The only paper of the conference dealing specifically with mechanical properties was from the University of Birmingham, presented by Dr M. L. H. Wise. Alloy solid solution softening in body-centred cubic metals is now a commonplace phenomenon but the hydrogen softening reported by the Birmingham investigators is unusual. Microhardness measurements on a series of palladium-rare earth alloys (Pd-Y, Pd-Gd, Pd-Eu and Pd-Ce) showed that, apart from pure palladium and a few dilute alloys, pronounced softening occurred in these materials when charged with hydrogen by electrolysis. The hardness of a particular binary alloy was correlated with the product of the lattice expansion, determined by X-ray methods, and the electron concentration. The softening on hydrogenation can be explained by a reduction in the shear modulus and the atomic mismatch factor resulting from the filling of the 4d states. A consequence of this finding is that fabrication of palladium alloys may be facilitated if the material is in the hydrogenated state.

Significant progress in extending the range of hydrogen contents in β-phase palladium was described by Dr J. P. Burger of the Université D’Orsay. By a low temperature electrolytic technique, PdHx was obtained with x values near to unity. Studies of these high hydrogen content samples by electrical resistivity and magnetic susceptibility measurements suggests that the x = 1 region is simpler than at x = 0.7; the hydrogen atoms only occupy interstitial sites and the 50K transition is absent.

Dr H. Zuchner of the Institute of Physical Chemistry, Munster, discussed several variants of electrolytic methods for the study of metal-hydrogen systems. The poor interphase transfer at the electrolyte/metal boundary for most metals has now been overcome by coating with a thin evaporated palladium layer after an ultra-high vacuum cleaning operation. The versatility of the electrochemical method resides in the possibility of varying the boundary conditions, for example by constant current, pulse methods, etc. Diffusion constants, permeabilities and solubility data may all be derived from the measurements.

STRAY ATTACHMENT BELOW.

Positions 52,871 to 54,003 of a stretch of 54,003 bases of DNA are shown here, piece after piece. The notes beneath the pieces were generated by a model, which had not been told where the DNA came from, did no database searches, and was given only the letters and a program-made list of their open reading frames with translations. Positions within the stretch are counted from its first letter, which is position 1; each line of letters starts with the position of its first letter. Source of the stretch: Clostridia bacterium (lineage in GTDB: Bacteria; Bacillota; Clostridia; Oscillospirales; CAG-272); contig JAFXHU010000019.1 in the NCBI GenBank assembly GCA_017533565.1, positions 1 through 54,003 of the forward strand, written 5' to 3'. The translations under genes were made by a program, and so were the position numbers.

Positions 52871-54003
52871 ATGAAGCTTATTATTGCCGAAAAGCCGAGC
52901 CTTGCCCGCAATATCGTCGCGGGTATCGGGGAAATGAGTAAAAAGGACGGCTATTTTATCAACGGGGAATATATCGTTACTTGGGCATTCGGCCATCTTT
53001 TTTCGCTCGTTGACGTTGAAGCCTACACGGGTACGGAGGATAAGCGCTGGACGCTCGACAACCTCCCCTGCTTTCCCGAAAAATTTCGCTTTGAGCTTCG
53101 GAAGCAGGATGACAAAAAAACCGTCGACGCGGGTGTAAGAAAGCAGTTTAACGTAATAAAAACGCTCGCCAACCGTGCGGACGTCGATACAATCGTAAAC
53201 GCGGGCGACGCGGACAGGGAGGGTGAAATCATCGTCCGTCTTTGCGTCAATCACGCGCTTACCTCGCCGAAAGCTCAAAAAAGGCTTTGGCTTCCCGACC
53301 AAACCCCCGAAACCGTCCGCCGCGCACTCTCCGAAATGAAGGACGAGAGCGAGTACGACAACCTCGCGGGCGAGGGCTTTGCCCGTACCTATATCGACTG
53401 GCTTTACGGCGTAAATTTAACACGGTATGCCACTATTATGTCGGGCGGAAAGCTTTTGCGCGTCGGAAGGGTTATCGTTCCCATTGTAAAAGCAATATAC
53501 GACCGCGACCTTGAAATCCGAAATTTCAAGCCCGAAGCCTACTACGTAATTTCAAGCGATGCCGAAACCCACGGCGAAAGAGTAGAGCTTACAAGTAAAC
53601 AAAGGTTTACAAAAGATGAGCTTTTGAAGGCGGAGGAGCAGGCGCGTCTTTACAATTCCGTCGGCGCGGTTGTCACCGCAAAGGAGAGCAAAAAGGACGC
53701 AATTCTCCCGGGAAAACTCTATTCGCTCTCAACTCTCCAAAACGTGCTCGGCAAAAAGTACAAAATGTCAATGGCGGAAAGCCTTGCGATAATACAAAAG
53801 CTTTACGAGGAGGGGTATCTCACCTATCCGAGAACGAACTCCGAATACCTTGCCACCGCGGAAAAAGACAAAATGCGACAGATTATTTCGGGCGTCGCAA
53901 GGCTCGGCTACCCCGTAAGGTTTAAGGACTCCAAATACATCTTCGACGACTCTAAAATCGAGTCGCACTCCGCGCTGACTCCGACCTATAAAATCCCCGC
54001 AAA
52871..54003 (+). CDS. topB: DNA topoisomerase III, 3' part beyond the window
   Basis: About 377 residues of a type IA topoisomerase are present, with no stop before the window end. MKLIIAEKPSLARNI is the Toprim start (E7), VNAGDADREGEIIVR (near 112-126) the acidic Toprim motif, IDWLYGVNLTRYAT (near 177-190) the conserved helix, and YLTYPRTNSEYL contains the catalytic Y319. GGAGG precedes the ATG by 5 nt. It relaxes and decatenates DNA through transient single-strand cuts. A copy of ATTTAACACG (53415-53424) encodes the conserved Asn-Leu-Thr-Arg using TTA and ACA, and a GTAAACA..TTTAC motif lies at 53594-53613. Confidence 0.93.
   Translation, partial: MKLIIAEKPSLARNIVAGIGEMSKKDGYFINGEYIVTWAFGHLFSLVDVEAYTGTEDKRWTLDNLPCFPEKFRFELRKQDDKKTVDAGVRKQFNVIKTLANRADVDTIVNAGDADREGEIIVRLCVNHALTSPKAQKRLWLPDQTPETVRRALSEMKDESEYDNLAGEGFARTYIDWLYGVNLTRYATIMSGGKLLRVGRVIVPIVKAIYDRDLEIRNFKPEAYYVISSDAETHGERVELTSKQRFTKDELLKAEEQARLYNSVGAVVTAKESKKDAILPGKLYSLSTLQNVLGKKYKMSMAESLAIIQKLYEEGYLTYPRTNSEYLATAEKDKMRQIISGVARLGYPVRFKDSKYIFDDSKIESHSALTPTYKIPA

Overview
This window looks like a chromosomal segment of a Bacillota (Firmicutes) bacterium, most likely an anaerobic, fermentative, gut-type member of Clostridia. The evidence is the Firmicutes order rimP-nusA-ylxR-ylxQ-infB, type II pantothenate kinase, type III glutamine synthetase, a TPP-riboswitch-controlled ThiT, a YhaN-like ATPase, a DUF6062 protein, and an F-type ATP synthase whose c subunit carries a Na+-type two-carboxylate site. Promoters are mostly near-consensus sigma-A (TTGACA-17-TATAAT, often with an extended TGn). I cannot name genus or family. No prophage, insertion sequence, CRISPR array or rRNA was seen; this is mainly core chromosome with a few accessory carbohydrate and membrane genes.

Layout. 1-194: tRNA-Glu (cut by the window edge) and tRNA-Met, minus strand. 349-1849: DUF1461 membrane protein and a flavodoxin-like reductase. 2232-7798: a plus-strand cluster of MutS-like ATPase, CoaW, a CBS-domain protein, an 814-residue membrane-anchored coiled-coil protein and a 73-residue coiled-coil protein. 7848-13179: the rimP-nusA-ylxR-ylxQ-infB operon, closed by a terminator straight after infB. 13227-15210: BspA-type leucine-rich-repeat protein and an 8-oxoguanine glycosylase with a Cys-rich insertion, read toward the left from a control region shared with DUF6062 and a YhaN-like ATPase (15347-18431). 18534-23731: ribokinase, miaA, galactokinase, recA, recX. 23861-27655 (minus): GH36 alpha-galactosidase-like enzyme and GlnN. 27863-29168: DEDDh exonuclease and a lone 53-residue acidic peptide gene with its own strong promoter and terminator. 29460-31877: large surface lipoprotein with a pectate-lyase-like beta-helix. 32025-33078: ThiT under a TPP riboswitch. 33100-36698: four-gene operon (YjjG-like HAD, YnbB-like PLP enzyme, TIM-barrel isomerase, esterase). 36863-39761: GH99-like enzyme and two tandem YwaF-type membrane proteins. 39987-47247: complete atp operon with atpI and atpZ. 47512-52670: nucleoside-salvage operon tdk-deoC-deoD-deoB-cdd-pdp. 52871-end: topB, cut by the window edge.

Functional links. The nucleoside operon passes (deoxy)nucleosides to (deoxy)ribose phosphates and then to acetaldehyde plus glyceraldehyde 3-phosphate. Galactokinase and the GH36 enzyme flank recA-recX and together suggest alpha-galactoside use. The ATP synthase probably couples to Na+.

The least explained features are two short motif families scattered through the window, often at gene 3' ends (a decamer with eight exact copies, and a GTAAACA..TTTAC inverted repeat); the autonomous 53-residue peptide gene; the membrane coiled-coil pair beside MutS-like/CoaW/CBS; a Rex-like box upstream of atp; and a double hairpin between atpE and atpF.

Transport Processess

Experiments on the mobility of interstitial atoms in metals by various transport processes constitute a powerful method for studying thermodynamic properties of such systems. Three such transport processes were analysed in detail by Dr H. Wipf of Munich University, the Gorsky effect (stress-induced transport), electrotransport and thermotransport. The magnitude and behaviour with time of the concentration changes were shown to depend on the applied forces, the diffusion coefficient and chemical potential of the hydrogen atoms. A comparison was made between these transport processes and microscopic techniques for determining hydrogen mobility, and Mössbauer spectroscopy was discussed as a new method of studying hydrogen diffusion.

Contributions to the conference of direct industrial significance were few and far between. An exception was the description by Dr S. C. Lawrence, of Lawrence Electronics Co, Seattle, of a new hydrogen detection gauge. This is based on a slightly modified thermionic valve (6V6) fitted with a hydrogen permeable membrane. The membrane may be either a 0.016 in thick 1020 (0.2%C) steel window or a silver-palladium tube attached to the metal envelope of the valve. Hydrogen permeating through these membranes may be measured from the ionisation current between the electrodes. Many measurements of practical importance are possible with the gauge including control of hydrogen embrittlement during plating, internal corrosion in oil-wells, chemical or nuclear reactors, and sorbed hydrogen during pickling or other similar processes.

The papers presented at Birmingham will be published in full in a special issue of the Journal of the Less-Common Metals.